Strokes Gained has become the go-to metric when it comes to analyzing golf performance, but here are five caveats to keep in mind


The evolution of statistical analysis in sport has been rapid over the past few years and golf is very much included in that. The advent of the Strokes Gained metric has banished antiquated statistics such as putts per round and greens in regulation (GIR) to the history books. 

The reason for that is the relatively poor information players could glean from the aforementioned categories. Simply counting your putts per round or GIR can be very misleading and is so heavily influenced by how close you hit your approach shots or how well you drive the ball respectively. For example, if you hit 18 greens in regulation on a given day, but all to over 40 feet from the hole, then 36 putts would be an exceptionally good day on the greens. 

However, if you missed all 18 greens and chipped up to three feet every time, then 36 putts would be a pretty poor return. Similarly, if you were having a tough day with your driver and playing the majority of your approach shots from short, crooked tee balls, then three or four greens in regulation could be a really good days work with your irons, whereas if you are booming 300-yard drives down the middle of the fairway all day and only hit three or four greens from there, this could be deemed a really poor return from your approach game. 

Thankfully, companies like Golfshot are at the forefront of spreading the significantly more accurate Strokes Gained approach. However, there is still some misunderstanding around it. Here are five common misconceptions about Strokes Gained many golfers may not have realised…


Photo via. Future

This is a bit of a two-part answer. Yes, the analysis and methodology behind working out the statistics is complex, but thankfully that has been taken care of for us by some very smart people, so once we have apps like Golfshot in our hands the inputting of your shots is extremely easy and the results are equally simple to decipher. A number value is assigned to each area of your game, either + or -, to show you how you are performing to highlight your strengths and weaknesses.

It’s worth mentioning here that a negative value isn’t always a true negative – playing in poor weather conditions or an especially difficult golf course can have an adverse effect on your Strokes Gained data, while playing at altitude can make your tee shot Strokes Gained look much better than it actually is, so bear this in mind when crunching the numbers.


Photo via. GettyImages

Whilst undoubtedly the best professionals in the world rely heavily on strokes gained data to analyze their games, strokes gained will benefit every player. Most golfers of any level can get a gut feel for how particular areas of their games are performing, but to be able to put a specific value to that feeling is crucial to informing decisions from what to practice, all the way through to what equipment investments may be most prudent.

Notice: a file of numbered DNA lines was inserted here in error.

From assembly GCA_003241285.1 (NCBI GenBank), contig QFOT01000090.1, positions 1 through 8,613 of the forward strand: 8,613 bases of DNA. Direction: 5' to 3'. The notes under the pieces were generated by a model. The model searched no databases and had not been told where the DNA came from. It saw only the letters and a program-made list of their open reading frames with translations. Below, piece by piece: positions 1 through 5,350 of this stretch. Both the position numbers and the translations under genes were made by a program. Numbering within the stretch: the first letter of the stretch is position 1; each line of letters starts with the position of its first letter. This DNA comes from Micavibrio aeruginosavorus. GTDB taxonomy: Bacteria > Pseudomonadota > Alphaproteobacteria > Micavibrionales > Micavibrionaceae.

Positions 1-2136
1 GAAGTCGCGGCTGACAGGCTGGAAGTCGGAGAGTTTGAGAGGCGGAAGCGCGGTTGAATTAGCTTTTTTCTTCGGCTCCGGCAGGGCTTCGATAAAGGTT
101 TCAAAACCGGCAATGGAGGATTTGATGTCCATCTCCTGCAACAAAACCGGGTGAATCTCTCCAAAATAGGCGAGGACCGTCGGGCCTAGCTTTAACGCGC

Furthermore, the ability to track progress in particular areas of the game can help show whether the work a player is putting in on a facet of their game is paying off or not and can also be a great insight for a coach to identify potential areas of improvement.


Photo via. GettyImages

Much like the older statistics, Strokes Gained isn’t immune to being misinterpreted. For example, in the Strokes Gained off the tee category, a player could hit 13 excellent, long, straight drives and on one hole hit two out of bounds and their Strokes Gained number would look very poor despite an otherwise excellent day. It is important to factor this in when conducting any post-round analysis.


On a similar note, players should be aware that the Strokes Gained around the green metric doesn’t fully factor in the difficulty of a shot, only the distance and lie when assigning a shot value. For example, one 15-yard pitch shot from the rough could be a pretty straightforward uphill shot with a fluffy lie versus another 15-yard pitch shot from the rough which is nestled down, requiring a carry over sand to a green running away from the player. Once again, the player should consider these circumstances when judging their days work.


This is a big statement, but if you watch much golf coverage on television you could be excused for thinking that the top professionals don’t miss a shot. What you need to remember though is that the TV cameras are only generally following the top end of the field throughout coverage so these players are right on top of their game. As we generally aren’t seeing the players that week who are missing the cut by three or four shots, we can start to think that dead straight 350-yard drives and mid-irons that are peppering the flagstick are the norm, because that’s all we see, and that can be misleading for how we judge our own games.

Photo via. GettyImages

Think for a moment, what you would imagine the average proximity to the hole on the PGA Tour is from 100-125 yards – would it surprise you to know that the average is over 20 feet away from the hole? How about those 10-15 foot putts that the top player never seems to miss? Well, the success rate from that range is barely over 30 percent. So for every ten putts from that range, seven are missing.

Learning a little more about Strokes Gained can give you some much-needed perspective on your own golf game.